Nutrition and cognition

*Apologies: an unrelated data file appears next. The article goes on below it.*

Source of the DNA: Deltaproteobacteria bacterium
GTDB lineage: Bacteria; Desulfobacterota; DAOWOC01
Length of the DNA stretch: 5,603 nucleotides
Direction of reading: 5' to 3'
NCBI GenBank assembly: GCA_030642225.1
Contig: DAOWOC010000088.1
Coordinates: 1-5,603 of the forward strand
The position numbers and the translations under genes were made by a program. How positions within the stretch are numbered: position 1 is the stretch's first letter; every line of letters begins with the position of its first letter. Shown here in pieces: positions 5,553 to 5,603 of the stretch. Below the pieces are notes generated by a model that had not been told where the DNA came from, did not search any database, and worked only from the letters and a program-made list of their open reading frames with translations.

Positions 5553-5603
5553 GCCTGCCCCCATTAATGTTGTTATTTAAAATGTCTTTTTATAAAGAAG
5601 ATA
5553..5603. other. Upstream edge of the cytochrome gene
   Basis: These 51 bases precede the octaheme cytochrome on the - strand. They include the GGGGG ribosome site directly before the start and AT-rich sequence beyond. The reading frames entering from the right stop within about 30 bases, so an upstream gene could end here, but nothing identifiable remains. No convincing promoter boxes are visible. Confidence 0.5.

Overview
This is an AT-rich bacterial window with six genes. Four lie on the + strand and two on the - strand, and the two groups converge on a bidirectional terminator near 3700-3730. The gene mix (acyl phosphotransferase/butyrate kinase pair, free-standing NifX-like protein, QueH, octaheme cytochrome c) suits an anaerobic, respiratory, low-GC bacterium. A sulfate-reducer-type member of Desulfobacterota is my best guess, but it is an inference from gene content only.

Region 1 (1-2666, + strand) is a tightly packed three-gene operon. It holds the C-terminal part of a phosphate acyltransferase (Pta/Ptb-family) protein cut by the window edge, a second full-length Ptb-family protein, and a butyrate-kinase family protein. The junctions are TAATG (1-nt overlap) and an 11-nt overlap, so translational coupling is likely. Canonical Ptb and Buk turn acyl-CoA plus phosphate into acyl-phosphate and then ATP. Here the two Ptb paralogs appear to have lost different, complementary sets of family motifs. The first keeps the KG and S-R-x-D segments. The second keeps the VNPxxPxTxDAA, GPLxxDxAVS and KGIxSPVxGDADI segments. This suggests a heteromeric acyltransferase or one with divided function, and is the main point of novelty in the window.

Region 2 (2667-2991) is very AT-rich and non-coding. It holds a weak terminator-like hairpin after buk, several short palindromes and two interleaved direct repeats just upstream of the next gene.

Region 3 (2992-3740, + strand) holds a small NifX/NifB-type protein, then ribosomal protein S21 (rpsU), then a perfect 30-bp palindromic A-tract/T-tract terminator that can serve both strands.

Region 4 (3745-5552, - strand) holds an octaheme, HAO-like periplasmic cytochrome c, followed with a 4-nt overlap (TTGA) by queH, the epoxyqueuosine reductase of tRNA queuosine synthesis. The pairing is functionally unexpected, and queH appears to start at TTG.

Food is conventionally regarded as a means to provide energy and building material within the body. Recently, the ability of food to prevent and protect against diseases has started to become recognized, mainly in relation to the effects of nutrients on molecular processes within the body.Certain cells require particular nutrients to play specific roles in order to function properly, and neurons are not exempt from this.Relatively speaking, the brain consumes an immense amount of energy in comparison to the rest of the body. The mechanisms involved in the transfer of energy from foods to neurons are likely to be fundamental to the control of brain function. Human bodily processes, including the brain, all require both macronutrients, as well as micronutrients.Insufficient intake of selected vitamins, or certain metabolic disorders, may affect cognitive processes by disrupting the nutrient-dependent processes within the body that are associated with the management of energy in neurons, which can subsequently affect synaptic plasticity, or the ability to encode new memories.The prevalence of specific vitamin deficiencies has become rare in most industrialized countries with the introduction of vitamin fortification in flour, cereals, and other foods. However, in many African, Asian, and Latin American countries, individuals must contend with a range of nutritionally-significant diseases that continue to be major health problems within their respective populations.